ALLENTOWN – One of the newest members of Baseball's Hall of Fame visited the Lehigh Valley to throw out the first pitch.

Pat Gillick, one of the most successful General Managers and evaluators of talent the game has seen was honored at Coca-Cola Park last night.

The first 3,000 fans that entered the Park received Pat Gillick bobblehead dolls.

His enshrinement last weekend made him just the 32nd baseball executive to make the Hall of Fame.

Over his career as a player and his time in the front office, he is credited with turning around four teams by sending them to the playoffs. His most recent work is turning the Phillies into World Champions in 2008.

Since he turned the reins over to Ruben Amaro Jr. the current Phillies are the only team to continue their winning ways.

As Toronto's general manager, Gillick led the Blue Jays to back-to-back World Series title in 1992-93. He moved on to be the General Manager in Baltimore for three years, with the Orioles reaching post-season twice.

After moving on to Seattle, he traded Ken Griffey Jr. to Cincinnati and organized the 2001 Mariner squad that went 116-46 tied the Major League record for wins in a season.

In each case, the teams he left have since failed to make the playoffs. The Phillies are the only exception.

"Ruben's kind of changed the club around," Gillick said. "I mean when I was there we kind of bludgeoned everyone, we scored a lot of runs and won games He's done a good job going from a real offensive club to a pitching, defensive club."

That type of record puts him in the ranks of some of the games best like a Branch Rickey or a Lee McPhail.

"They are all people that had love and passion for the game," Gillick said. "I'm not sure if I am like them, hopefully I can be 50 percent of what they are."

Last weekend, as he was being enshrined in baseball's most hallowed-hall, Gillick had to pause for a moment to reflect.

"Seing the array of talent that is on display at the Hall of Fame and you get up on stage and see the players that had the opportunity to get into the Hall you really are amazed at the people who are in there," he exclaimed. "It humbles you pretty quickly."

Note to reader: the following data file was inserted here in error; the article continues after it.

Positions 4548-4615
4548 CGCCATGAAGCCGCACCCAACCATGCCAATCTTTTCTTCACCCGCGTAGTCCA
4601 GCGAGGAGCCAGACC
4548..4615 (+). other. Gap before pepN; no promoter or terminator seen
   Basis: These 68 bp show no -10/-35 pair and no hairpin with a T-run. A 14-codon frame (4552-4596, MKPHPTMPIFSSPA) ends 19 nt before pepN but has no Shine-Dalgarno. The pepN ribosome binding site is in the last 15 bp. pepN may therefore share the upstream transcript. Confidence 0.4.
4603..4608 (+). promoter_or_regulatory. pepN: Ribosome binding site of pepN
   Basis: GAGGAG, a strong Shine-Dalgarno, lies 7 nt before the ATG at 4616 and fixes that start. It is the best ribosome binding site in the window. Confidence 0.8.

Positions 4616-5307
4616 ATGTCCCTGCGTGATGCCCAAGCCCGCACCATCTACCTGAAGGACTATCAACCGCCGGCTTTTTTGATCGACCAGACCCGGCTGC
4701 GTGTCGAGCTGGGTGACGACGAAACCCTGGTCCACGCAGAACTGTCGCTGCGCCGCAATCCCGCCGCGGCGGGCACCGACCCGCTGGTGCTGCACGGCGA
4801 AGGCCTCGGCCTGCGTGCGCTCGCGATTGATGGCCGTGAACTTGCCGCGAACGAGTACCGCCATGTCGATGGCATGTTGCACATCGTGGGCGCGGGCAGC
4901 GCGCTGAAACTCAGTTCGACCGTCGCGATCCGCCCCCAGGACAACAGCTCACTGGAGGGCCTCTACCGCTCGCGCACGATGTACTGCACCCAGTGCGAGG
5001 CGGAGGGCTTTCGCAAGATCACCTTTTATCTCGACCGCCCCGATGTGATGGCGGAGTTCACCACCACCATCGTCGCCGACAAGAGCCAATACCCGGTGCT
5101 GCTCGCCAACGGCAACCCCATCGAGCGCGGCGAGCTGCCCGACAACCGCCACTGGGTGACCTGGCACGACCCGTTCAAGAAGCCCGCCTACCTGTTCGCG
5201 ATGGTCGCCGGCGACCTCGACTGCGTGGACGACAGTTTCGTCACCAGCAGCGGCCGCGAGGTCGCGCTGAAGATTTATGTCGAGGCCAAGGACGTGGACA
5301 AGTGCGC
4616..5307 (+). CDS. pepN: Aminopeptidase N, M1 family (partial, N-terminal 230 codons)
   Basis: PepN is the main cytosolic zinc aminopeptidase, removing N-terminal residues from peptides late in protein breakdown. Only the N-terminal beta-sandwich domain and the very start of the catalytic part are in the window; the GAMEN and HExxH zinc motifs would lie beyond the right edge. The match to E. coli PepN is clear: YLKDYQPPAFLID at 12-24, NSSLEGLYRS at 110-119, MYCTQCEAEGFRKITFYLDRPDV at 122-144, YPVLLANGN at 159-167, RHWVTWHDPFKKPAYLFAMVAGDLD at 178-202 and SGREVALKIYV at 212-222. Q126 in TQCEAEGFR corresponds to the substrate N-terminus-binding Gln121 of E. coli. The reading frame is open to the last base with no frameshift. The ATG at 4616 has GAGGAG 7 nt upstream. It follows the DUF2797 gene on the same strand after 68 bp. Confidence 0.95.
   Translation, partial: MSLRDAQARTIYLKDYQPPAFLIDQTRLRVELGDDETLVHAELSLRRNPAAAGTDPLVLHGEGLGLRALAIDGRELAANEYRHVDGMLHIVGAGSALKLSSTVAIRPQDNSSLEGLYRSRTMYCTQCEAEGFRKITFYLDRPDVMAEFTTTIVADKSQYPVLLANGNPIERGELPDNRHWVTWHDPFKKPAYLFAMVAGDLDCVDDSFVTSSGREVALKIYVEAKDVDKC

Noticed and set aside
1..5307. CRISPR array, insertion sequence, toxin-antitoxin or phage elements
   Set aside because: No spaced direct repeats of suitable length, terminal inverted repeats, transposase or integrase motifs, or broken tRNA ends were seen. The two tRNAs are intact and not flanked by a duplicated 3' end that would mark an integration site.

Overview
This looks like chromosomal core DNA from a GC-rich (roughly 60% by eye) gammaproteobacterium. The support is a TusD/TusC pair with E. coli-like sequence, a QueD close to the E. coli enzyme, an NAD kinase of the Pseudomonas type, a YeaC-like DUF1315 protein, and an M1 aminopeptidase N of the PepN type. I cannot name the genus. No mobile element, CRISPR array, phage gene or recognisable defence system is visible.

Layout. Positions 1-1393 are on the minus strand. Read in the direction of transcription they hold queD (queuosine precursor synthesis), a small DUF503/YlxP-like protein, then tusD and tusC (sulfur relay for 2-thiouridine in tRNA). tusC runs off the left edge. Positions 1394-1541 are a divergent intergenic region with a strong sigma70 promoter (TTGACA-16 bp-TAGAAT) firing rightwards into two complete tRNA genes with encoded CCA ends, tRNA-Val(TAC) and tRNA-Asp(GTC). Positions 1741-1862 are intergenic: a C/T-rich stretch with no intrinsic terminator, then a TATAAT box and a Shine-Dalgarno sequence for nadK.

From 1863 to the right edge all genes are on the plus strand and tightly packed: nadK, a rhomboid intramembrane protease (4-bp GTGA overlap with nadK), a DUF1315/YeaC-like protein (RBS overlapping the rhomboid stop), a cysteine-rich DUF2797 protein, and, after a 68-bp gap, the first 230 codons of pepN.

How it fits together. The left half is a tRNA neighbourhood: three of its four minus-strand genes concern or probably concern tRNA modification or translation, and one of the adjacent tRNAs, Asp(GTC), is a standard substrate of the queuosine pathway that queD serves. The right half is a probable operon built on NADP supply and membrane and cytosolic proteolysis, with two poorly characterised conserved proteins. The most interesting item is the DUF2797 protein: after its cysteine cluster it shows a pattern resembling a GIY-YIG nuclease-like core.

In fact, he was completely blind-sided by the December phone call to inform him of this honor.

"I never imagined at all, I was very stunned when the call came in," Gillick said. "I was honored, humbled and at the same time very excited by it".

What made the honor of enshrinement even more special, is that his prized player in Toronto, Roberto Alomar, joined him in entering Cooperstown.

"My feeling is he should have gotten in on the first ballot, [but] we were very, very happy that we were able to go in together," Gillick said.

Having spent over 50-years in major league baseball, Gillick has had to make adjustments to some of the greatest changes the game has seen. From the advent of Free Agency to increasing player salaries as well as the escalating value of baseball franchises, Gillick still feels the game itself has not changed.

Currently, Gillick is retired from day-to-day work but serves as Senior Advisor to the Philadelphia Phillies.

"I feel I have a lot of feel and passion for the game. I want the game to succeed and I want the game to get better," he said.

'Pigs Win! 'Pigs Win! - Josh Barfield's one out single in the bottom of the 10th inning capped a two-run rally as the IronPigs came from behind twice to beat Pawtucket 8-7. Michael Schwimmer (7-1, 1.84) got the win as Lehigh Valley increased their IL North Division lead over the PawSox to three games.